I have been serving Gardiner for 15 years. I led the fundraising campaign to build the new Gardiner Library. We raised over $800,000 and got contributions from 40 percent of Gardiner’s residents. I led the effort to protect open space, farms and farming. I collaborated on writing the Open Space law, was the first chair of the Open Space Commission and led the campaign which saved the Kiernan and Hess Farms from development. I have served on the Town Board for eight years and was selected each year by my colleagues to be the deputy supervisor.

 

How should Gardiner be developed in the future? What kind of businesses would you work to attract to town?

I believe the town should continue to focus on agritourism, which supports Gardiner’s very successful farming community and attracts thousands of visitors to our wonderful town. We are fortunate to have the Mohonk Preserve and Minnewaska Park in our back yard. We should do more to take advantage of these unique advantages by developing a comprehensive social media marketing campaign.

 

How can the Town of Gardiner optimize shared services with other municipalities?

We should continue to share our Highway Department’s resources with other towns to improve roads and bridges while minimizing the spending of our tax dollars.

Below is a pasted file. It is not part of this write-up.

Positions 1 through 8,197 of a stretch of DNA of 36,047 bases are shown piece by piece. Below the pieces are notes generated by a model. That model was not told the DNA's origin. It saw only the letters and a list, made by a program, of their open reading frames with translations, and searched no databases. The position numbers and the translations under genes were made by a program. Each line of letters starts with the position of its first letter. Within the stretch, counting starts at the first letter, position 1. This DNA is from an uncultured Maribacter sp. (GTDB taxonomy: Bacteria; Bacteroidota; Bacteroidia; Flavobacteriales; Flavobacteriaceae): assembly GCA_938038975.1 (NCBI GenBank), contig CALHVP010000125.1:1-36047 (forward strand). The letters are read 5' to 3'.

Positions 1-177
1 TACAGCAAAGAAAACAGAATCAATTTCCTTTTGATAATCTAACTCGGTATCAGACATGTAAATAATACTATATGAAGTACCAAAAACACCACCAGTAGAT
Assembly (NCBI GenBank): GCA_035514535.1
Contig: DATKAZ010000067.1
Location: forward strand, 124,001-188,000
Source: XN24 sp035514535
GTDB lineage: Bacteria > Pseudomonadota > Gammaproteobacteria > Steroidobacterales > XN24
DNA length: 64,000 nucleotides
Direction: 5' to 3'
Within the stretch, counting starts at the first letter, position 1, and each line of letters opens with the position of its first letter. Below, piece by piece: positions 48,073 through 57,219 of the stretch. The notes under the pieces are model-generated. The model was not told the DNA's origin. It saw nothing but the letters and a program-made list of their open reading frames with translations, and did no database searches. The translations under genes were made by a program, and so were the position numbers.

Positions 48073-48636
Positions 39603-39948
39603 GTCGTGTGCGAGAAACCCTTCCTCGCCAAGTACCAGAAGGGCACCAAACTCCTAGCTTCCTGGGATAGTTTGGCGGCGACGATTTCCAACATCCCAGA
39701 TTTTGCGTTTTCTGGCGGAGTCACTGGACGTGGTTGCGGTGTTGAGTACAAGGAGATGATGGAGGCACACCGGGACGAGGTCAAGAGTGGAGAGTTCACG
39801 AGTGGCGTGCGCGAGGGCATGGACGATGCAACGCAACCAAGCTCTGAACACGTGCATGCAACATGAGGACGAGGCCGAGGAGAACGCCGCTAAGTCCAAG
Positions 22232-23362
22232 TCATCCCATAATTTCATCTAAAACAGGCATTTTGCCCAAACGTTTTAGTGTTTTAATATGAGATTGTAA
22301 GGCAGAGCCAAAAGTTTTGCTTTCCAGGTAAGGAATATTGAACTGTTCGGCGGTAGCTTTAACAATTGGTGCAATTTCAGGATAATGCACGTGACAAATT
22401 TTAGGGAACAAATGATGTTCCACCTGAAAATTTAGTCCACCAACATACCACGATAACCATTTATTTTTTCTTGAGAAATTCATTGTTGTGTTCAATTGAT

We should investigate working cooperatively with Ulster County and other towns to improve the effectiveness and to lower the cost of garbage disposal and recycling. By consolidating activities with, for instance, New Paltz, we can cut the cost of our Transfer Station, which loses money consistently.

 

What are your ideas for long-term infrastructure repairs/replacement?

I started Gardiner’s first effort to develop and implement a long-term plan to repair or replace at-risk roads, bridges and town-owned buildings. This plan has identified the town’s key needs from now until 2025. Additionally, I have identified financial reserves of over $500,000 which have been sitting unused and largely forgotten for the last 15 to 20 years. We will use these forgotten reserves to fix essential infrastructure needs without raising Gardiner’s property taxes.

 

What are the top three challenges facing the Town of Gardiner right now?